Collected Works of Abraham Lincoln. Volume 2.
Lincoln, Abraham, 1809-1865.

Speech at Galena, Illinois [1]

July 23, 1856

LINCOLN ON DISUNION.

Hon. ``ABRAHAM'' ``LINCOLN'' hits the nail on the head every time, and in this instance it will be seen, he has driven it entirely out ofPage  354 sight,---if we succeed as well as we anticipate in re-producing from memory his argument in relation to ``Disunion.''

Mr. ``LINCOLN'' was addressing himself to the opponents of ``FREMONT'' and the Republican party, and had referred to the charge of ``sectionalism,'' and then spoke something as follows in relation to another charge, and said:

``You further charge us with being Disunionists. If you mean that it is our aim to dissolve the Union, for myself I answer, that is untrue; for those who act with me I answer, that it is untrue. Have you heard us assert that as our aim? Do you really believe that such is our aim? Do you find it in our platform, our speeches, our conversation, or anywhere? If not, withdraw the charge.

``But, you may say, that though it is not your aim, it will be the result, if we succeed, and that we are therefore Disunionists in fact. This is a grave charge you make against us, and we certainly have a right to demand that you specify in what way we are to dissolve the Union. How are we to effect this?

``The only specification offered is volunteered by Mr. Fillmore, in his Albany speech. [2] His charge is, that if we elect a President and Vice President both from the Free States, it will dissolve the Union. This is open folly. The Constitution provides, that the President and Vice President of the United States shall be of different States; but says nothing as to the latitude and longitude of those States. In 1828, Andrew Jackson of Tennessee, and John C. Calhoun of South Carolina, were elected President and Vice President, both from slave States; but no one thought of dissolving the Union then, on that account. In 1840, Harrison of Ohio, and Tyler of Virginia, were elected. In 1841, Harrison died, and John Tyler succeeded to the Presidency, and William R. King, of Alabama, [3] was elected Acting Vice-President by the Senate; but no one supposed that the Union was in danger. In fact, at the very time Mr. Fillmore uttered this idle charge, the state of things in the United States disproved it. Mr. Pierce of New Hampshire, and Mr. Bright of Indiana,---both from free States,---are President and Vice President; and the Union stands, and will stand. You do not contend that it ought to dissolve the Union, and the facts show that it won't; therefore, the charge may be dismissed without further consideration.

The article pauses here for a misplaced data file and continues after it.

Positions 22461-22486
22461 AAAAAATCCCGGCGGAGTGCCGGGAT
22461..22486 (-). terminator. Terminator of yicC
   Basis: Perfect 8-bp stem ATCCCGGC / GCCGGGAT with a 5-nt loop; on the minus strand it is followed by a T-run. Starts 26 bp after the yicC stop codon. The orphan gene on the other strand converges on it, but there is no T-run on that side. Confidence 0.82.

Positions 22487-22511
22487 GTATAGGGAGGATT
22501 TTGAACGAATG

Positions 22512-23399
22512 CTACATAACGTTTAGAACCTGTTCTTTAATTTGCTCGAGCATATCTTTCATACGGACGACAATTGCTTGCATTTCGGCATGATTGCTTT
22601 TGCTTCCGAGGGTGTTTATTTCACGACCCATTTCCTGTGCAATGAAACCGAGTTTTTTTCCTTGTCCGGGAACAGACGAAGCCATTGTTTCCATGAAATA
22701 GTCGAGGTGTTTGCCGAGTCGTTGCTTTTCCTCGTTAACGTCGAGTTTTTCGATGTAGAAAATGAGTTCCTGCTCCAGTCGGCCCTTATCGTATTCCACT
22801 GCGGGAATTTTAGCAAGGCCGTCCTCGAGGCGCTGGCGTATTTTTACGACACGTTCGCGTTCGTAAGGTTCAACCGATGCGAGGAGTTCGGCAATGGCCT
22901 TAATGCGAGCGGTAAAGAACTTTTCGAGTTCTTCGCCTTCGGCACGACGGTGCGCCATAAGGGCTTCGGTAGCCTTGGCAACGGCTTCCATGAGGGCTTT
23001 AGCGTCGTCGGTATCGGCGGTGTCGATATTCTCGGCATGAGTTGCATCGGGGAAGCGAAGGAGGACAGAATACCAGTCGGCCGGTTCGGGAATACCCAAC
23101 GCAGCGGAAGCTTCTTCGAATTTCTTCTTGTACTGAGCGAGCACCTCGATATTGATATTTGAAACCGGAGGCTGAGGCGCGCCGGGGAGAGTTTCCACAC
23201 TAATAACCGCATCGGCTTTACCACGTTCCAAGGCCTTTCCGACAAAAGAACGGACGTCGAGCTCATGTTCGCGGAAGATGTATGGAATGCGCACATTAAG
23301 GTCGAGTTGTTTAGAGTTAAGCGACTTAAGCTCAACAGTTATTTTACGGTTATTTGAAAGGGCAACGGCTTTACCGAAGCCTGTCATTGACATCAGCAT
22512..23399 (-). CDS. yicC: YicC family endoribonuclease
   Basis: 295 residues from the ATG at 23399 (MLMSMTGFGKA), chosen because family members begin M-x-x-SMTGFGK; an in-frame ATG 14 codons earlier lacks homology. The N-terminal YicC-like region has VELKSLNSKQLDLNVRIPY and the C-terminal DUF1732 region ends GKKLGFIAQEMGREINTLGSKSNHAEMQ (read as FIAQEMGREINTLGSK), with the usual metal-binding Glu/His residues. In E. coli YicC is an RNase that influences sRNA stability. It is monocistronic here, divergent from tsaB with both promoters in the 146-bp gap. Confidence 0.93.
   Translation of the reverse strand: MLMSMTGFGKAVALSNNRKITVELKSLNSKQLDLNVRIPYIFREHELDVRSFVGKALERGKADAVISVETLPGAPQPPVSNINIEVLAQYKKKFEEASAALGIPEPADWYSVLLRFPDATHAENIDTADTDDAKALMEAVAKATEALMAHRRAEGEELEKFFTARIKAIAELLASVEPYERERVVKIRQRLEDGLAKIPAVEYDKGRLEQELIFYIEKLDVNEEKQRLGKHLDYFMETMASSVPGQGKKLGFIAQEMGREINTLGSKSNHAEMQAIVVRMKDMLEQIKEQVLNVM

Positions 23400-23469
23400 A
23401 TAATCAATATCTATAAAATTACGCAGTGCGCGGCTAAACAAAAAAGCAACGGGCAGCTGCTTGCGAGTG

``No other specification is made, and the only one that could be made is, that the restoration of the restriction of '87, making the United States territory free territory, would dissolve the Union. Gentlemen, it will require a decided majority to pass such an act. We, the majority, being able constitutionally to do all that we purpose, would have no desire to dissolve the Union. Do you say thatPage  355 such restriction of slavery would be unconstitutional and that some of the States would not submit to its enforcement? I grant you that an unconstitutional act is not a law; but I do not ask, and will not take your construction of the Constitution. The Supreme Court of the United States is the tribunal to decide such questions, and we will submit to its decisions; and if you do also, there will be an end of the matter. Will you? If not, who are the disunionists, you or we? We, the majority, would not strive to dissolve the Union; and if any attempt is made it must be by you, who so loudly stigmatize us as disunionists. But the Union, in any event, won't be dissolved. We don't want to dissolve it, and if you attempt it, we won't let you. With the purse and sword, the army and navy and treasury in our hands and at our command, you couldn't do it. This Government would be very weak, indeed, if a majority, with a disciplined army and navy, and a well-filled treasury, could not preserve itself, when attacked by an unarmed, undisciplined, unorganized minority.

``All this talk about the dissolution of the Union is humbug---nothing but folly. We ``WON'T'' dissolve the Union, and you ``SHAN'T''.''

Annotation

[1]   Galena Weekly North-Western Gazette, July 29, 1856, and Illinois State Journal, August 8, 1856. See also, the fragment on Sectionalism, supra.

[2]   On June 26, 1856. See note 2, speech at Chicago, July 19, supra.

[3]   The Gazette reads ``W.P. Mangum, of N. Carolina,'' but this supposed error is corrected in the Journal. Actually both men served as ``president pro tempore of the Senate'' following Tyler's elevation: King, March 4-11, 1841, and Mangum, May 31, 1842---March 3, 1845. Samuel L. Southard of New Jersey served between the two.